Think 'sis Phoebus' strains they hear : And Cupid, drawing near to wound her, Drops his bow, and stands to hear.

RECITATIVE.

Second Voice.
While crowds of rivals, with despair,
Silent admire, or vainly court the fair;
Behold the happy conquest of her eyes,

A hero is the glorious prize!
In courts, in camps, through diftant realms re-

nown's,
Cleander comes-Vitoria, see,
He comes, with British honour crown'd;
Love leads his eager steps to thee.

Thou little favourite of the fair!
When thou these golden bands shalt wear,
The hand that binds then softly kiss,
With conscio:s joy, and own thy bliss,
Proud of his chain, who wopld not be
A llave, to gain her smiles, like thce!

THE CHARACTER

OF THE

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III.

SUNG BY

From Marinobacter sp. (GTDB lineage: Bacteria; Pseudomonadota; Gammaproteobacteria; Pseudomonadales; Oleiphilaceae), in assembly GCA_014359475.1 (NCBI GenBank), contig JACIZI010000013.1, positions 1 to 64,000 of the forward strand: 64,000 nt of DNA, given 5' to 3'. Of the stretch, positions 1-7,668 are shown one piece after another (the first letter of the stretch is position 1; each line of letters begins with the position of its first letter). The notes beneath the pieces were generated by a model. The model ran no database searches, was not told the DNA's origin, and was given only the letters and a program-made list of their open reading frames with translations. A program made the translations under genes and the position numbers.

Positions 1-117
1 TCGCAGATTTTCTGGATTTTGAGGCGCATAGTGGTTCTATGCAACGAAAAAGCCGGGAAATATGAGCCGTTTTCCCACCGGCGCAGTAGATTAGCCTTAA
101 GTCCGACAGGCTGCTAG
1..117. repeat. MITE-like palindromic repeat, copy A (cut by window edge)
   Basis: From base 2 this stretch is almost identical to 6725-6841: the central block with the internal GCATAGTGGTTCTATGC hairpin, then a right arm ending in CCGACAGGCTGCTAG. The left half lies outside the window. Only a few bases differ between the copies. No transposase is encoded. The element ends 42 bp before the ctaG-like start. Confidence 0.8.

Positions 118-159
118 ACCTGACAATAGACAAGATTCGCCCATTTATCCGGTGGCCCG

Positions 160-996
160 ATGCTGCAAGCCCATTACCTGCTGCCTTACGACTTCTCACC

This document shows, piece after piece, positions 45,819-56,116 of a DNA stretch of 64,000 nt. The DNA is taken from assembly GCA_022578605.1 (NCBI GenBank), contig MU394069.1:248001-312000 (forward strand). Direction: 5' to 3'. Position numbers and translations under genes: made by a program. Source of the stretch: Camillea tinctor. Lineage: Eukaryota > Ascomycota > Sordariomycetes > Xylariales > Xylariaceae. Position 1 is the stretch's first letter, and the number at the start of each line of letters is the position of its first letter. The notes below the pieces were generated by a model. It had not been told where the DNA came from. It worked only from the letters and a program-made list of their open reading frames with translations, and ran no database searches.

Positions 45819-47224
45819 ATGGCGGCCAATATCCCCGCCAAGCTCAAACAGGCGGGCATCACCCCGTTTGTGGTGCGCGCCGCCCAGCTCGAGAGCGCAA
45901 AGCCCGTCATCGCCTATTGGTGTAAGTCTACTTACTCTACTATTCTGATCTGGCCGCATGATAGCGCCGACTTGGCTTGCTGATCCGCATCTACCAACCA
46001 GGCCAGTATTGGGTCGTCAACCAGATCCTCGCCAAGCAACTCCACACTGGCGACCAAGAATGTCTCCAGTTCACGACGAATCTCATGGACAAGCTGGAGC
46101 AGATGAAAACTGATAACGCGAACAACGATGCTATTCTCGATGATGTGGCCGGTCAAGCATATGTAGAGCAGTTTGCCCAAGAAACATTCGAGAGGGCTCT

IV.

And, just alike to friends and foes, the draws

Yet stone and brass our hopes betray, The bounds of right and wrong, nor ears from Age steals the mimic forms and characters away, equal lawe,

In vain, O Egypt, to the wondering ikies

With giant pride thy pyramids arile; From heaven this scale of virtue thus descends, Whate'cr their vast and glooniy vaults contain By just degrees, and thy full choice defends,

No names distinct of their grca: dead remain. So when, in visionary trains, by night

Beneath the mass confus’d, in heaps thy nonarchs Attending angels bless'd good Jacob's light,

Unknown, and blended in mortality. Llie, The mystic ladder thus appear'd to rise, Its foot on carth, its summit in the skies.

To death ourselves and all our works we owe,

But is their nought, () mufe, can save
Our memories from darkness and the grase,

And some short after-life beftow?
H Y M N

That task is mine, the muse replics,

And hark! The tunes the sacred lyre!

Verse is the last of huinan works that dics, THE CHILDREN OF CHRIST'S HOSPITAL'

When virtue does the long inspire. At the Extry of King George into London, 1714.

Then look, Eliza, happy saint, look dojen!

Pause fron inimortal joys a v:hile Hear us, o God, this joyful day!

To hear, and gracious with a smile Whole nations join their voice,